http://library.link/vocab/ext/novelist/bookUI
121149
Cataloging source
DLC
http://library.link/vocab/creatorName
Tyler, Anne
Dewey number
813/.54
Index
no index present
LC call number
PS3570.Y45
LC item number
A59 2004
Literary form
fiction
http://library.link/vocab/resourcePreferred
True
http://library.link/vocab/subjectName
  • Grandparent and child
  • Runaway teenagers
  • Marital conflict
  • Married people
  • Mate selection
  • Baltimore (Md.)
Target audience
adult
Label
The amateur marriage, a novel by Anne Tyler
Instantiates
Publication
Distribution
Carrier category
volume
Carrier category code
  • nc
Carrier MARC source
rdacarrier
Content category
text
Content type code
  • txt
Content type MARC source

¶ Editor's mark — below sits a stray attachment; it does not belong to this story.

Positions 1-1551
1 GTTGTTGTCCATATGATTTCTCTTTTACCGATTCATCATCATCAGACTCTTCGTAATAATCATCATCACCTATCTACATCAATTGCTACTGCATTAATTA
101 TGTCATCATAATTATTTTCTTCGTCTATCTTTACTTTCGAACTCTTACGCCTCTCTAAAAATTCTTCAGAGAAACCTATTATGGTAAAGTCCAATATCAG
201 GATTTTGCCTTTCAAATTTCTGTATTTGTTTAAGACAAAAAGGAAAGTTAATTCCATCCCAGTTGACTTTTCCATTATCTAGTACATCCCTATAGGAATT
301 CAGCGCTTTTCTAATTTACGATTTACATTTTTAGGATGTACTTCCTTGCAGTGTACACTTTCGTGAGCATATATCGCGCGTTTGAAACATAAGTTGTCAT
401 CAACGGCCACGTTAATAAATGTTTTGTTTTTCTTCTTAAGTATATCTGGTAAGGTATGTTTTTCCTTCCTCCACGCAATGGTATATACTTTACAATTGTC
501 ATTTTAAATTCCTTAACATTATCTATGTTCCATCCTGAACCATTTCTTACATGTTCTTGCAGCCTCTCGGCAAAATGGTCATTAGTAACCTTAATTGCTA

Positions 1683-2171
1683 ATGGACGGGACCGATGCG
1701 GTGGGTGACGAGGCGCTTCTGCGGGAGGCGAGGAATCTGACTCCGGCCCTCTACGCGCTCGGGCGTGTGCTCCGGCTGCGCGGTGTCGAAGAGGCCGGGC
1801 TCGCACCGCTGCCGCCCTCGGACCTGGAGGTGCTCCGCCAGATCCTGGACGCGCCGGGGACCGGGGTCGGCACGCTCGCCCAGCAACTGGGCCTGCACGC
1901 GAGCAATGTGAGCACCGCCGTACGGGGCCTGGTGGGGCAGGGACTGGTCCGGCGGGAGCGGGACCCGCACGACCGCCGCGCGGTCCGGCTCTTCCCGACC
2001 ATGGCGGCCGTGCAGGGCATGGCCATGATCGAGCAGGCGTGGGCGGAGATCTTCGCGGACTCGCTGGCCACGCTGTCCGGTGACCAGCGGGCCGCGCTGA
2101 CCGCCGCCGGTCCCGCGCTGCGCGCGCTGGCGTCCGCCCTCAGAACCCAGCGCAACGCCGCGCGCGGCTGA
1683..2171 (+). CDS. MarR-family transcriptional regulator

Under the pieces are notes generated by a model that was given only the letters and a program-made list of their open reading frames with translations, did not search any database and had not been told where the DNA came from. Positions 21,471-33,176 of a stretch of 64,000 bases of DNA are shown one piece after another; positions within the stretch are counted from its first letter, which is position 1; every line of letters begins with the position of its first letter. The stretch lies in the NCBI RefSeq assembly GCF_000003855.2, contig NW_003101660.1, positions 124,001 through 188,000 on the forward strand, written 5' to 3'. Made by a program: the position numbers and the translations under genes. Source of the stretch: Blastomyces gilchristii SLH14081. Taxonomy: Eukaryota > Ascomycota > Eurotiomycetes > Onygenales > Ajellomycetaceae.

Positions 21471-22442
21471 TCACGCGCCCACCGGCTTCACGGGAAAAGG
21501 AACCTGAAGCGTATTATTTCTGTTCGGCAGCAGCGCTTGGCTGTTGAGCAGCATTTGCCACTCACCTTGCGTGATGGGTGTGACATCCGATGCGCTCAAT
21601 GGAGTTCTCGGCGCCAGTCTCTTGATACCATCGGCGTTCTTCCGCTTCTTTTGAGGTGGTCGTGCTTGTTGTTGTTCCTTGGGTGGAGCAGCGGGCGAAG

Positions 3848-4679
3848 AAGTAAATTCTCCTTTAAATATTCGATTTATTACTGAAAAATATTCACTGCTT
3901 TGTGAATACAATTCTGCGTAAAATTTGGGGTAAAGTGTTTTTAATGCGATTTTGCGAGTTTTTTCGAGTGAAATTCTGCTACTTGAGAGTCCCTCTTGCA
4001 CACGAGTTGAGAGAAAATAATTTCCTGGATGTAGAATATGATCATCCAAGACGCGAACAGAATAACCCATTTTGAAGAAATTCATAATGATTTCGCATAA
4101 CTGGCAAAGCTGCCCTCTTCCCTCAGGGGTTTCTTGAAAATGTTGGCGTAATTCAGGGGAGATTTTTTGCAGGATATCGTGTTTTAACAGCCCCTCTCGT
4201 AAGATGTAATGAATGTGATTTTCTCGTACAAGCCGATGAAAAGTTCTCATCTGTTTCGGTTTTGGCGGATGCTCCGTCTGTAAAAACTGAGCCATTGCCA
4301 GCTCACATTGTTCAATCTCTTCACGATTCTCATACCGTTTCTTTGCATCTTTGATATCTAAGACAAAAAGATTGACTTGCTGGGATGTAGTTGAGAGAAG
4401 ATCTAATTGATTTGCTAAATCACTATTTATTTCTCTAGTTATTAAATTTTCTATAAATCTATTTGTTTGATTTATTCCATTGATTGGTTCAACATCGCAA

rdacontent
Dimensions
25 cm
Edition
First edition.
Extent
306 pages
Isbn
9781400042074
Lccn
2003059536
Media category
unmediated
Media MARC source
rdamedia
Media type code
  • n
Note
Imprint varies.
System control number
  • 52729037
  • 429995
Label
The amateur marriage, a novel by Anne Tyler
Publication
Distribution
Carrier category
volume
Carrier category code
  • nc
Carrier MARC source
rdacarrier
Content category
text
Content type code
  • txt
Content type MARC source
rdacontent
Dimensions
25 cm
Edition
First edition.
Extent
306 pages
Isbn
9781400042074
Lccn
2003059536
Media category
unmediated
Media MARC source
rdamedia
Media type code
  • n
Note
Imprint varies.
System control number
  • 52729037
  • 429995

Library Locations

    • James City County LibraryBorrow it
      7770 Croaker Road, Williamsburg, VA, 23188, US
      37.377573 -76.770995
    • Williamsburg LibraryBorrow it
      515 Scotland Street, Williamsburg, VA, 23185, US
      37.377573 -76.770995